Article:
Report of the Behaviour Session

Whyte, K.1*, Širović, A.2*, de Jong, K.3, Kok, A.4, Ravignani, A.5, Rojano-Doñate, L.6, Southall, B.7, Waddell, E.8

1      Biomathematics and Statistics Scotland (BioSS), UK
2      Norwegian University of Science and Technology, Norway
3      Institute of Marine Research, Norway
4      University of Groningen, The Netherlands
5      Sapienza University of Rome, Italy
6      Aarhus University, Denmark
7      Southall Environmental Associates, USA
8      Texas A&M University at Galveston, USA

* Session Chairs and Corresponding Authors; E-mail:

This report can be referenced as: Whyte, K., Širović, A., de Jong, K., Kok, A., Ravignani, A., Rojano-Doñate, L., Southall, B., and Waddell, E. (2023). Report of the Behaviour Session, OCEANOISE2023, Vilanova i la Geltrú, Barcelona, Spain, 22-26 May. Retrieved from




This session was not targeted at a single sound source, modelling, or management aspect, but instead focussed on the biological behaviours of marine and aquatic animals that encounter noise in their environment. The talks covered current research on behavioural responses to sound in a variety of fish and marine mammal taxa as, unfortunately and despite our best efforts, we were not able to secure any speakers to discuss any studies relating to invertebrate groups.


Session Talks

Karen de Jong: Time to talk. A case for including behavioural complexity into management
Brandon Southall: Behavioral responses of Cuvier’s beaked whales to simulated military sonar
Emily Waddell: Effects of anthropogenic noise and natural soundscape on larval fish behavior in four estuarine species
Andrea Ravignani: Noise-induced vocal plasticity in harbour seal pups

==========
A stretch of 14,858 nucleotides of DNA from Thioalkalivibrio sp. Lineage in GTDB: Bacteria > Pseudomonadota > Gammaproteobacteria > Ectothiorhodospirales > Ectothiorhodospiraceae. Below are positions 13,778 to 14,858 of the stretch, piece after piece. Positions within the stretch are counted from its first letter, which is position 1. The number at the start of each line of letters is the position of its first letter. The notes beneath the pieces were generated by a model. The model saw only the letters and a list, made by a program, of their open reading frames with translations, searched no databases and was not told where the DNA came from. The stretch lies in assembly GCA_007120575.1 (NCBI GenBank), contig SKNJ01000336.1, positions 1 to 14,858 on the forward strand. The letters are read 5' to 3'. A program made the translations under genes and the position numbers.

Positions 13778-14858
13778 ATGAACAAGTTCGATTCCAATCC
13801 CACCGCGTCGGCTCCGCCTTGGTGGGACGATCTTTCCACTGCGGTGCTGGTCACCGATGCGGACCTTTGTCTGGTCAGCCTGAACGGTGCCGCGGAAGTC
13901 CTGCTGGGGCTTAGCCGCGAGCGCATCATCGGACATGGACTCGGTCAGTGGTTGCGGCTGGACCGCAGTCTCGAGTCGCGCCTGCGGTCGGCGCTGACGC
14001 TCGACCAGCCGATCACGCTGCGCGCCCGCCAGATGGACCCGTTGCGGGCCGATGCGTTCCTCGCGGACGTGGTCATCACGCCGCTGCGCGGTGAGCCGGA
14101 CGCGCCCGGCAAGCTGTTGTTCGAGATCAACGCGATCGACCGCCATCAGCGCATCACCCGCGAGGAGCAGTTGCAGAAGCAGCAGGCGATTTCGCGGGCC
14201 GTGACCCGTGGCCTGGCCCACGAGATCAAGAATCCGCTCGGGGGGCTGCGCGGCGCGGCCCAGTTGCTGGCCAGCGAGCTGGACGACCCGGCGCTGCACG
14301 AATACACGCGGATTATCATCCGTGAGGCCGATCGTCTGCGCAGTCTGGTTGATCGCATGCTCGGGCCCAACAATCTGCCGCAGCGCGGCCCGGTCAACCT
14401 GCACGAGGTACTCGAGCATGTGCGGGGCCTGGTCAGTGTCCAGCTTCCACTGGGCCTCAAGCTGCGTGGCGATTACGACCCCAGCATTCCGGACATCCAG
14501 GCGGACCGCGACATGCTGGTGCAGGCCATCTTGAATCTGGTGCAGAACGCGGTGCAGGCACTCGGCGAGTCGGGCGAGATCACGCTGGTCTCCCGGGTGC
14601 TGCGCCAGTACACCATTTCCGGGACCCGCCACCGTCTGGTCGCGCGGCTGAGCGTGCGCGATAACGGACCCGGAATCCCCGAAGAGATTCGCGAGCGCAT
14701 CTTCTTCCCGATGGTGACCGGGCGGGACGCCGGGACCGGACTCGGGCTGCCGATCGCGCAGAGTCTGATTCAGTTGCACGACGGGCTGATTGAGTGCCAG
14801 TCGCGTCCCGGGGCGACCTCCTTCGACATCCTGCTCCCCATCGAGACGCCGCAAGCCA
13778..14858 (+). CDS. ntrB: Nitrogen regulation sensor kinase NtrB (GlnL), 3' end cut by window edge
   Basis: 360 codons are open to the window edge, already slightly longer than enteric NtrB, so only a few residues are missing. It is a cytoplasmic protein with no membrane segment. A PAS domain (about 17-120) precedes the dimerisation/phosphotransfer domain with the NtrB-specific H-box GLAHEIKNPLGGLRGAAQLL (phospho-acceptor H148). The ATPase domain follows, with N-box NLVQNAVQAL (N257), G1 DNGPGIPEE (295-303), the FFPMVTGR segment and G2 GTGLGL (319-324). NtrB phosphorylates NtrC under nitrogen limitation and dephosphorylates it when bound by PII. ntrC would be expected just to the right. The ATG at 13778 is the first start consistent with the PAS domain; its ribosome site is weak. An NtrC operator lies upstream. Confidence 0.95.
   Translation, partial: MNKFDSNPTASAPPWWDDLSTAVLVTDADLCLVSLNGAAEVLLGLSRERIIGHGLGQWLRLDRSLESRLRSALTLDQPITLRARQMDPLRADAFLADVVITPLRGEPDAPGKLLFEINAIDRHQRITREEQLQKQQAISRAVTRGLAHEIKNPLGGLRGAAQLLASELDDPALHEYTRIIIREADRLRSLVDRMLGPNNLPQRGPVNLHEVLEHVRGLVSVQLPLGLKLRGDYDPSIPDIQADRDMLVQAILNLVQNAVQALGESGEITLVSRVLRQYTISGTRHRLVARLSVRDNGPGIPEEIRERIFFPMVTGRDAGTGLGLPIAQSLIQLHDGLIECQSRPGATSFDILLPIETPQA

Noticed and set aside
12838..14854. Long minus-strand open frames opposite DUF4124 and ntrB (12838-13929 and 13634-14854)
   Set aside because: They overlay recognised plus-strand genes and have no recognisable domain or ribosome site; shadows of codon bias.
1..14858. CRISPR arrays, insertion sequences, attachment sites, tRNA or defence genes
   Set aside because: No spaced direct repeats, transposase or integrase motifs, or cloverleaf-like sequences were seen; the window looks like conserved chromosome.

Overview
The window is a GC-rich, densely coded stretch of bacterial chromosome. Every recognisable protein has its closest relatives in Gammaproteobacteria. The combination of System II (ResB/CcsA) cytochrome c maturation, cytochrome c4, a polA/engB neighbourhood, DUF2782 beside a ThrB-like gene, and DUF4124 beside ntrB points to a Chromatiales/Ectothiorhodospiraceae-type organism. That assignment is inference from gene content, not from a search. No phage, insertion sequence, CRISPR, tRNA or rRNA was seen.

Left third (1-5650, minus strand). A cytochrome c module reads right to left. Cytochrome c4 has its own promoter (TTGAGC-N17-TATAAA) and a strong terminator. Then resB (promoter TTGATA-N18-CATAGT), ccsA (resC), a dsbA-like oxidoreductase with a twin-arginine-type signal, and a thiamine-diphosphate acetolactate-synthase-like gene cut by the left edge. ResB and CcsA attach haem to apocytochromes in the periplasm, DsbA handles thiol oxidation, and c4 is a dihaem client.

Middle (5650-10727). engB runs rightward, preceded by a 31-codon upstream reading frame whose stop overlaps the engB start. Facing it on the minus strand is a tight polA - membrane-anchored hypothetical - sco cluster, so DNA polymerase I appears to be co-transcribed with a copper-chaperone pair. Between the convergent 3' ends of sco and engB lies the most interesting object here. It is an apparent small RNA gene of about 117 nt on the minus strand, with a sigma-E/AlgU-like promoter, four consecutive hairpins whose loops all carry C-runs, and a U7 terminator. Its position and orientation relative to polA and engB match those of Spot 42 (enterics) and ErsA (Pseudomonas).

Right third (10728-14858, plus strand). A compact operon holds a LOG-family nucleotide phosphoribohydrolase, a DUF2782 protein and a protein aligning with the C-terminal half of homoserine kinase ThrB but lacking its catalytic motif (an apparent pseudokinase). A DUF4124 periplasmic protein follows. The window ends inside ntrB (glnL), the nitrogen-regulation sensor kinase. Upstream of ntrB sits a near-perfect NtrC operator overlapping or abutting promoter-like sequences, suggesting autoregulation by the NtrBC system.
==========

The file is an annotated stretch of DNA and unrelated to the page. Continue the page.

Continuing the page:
Laia Rojano-Doñate: Vessel noise exposure impacts harbour porpoise energy balance
Annebelle Kok: Environmental influences on calling behaviour of midshipman fish

Open issues to address

How can we continue to build from understanding of short-term behavioural reactions, to understanding long-term behaviours and potential population-level impacts? What are the biggest barriers?

What next steps do we need to take in understanding what aspects of sound cues (sound level, frequency-weightings, rise times, temporal characteristics, etc.) are the most important drivers in how animals interpret and respond to sound?

Given the many different exposure contexts that occur, how can the complexity and context-dependencies of behavioural responses be realistically and effectively incorporated into management?

Is a precautionary approach to managing behavioural responses to sound the best way to proceed? When might this not be appropriate?

What are the potential (hidden) impacts of habituation and tolerance to underwater noise?

Can (and do) animals compensate for behavioural changes after a disturbance event, and what costs do they incur from such compensation activities?

Can we find tests/metrics usable for and suitable to cross-species research?

How can we best understand the relationships between behavioural and physiological responses?

How do we address the effect of multiple stressors?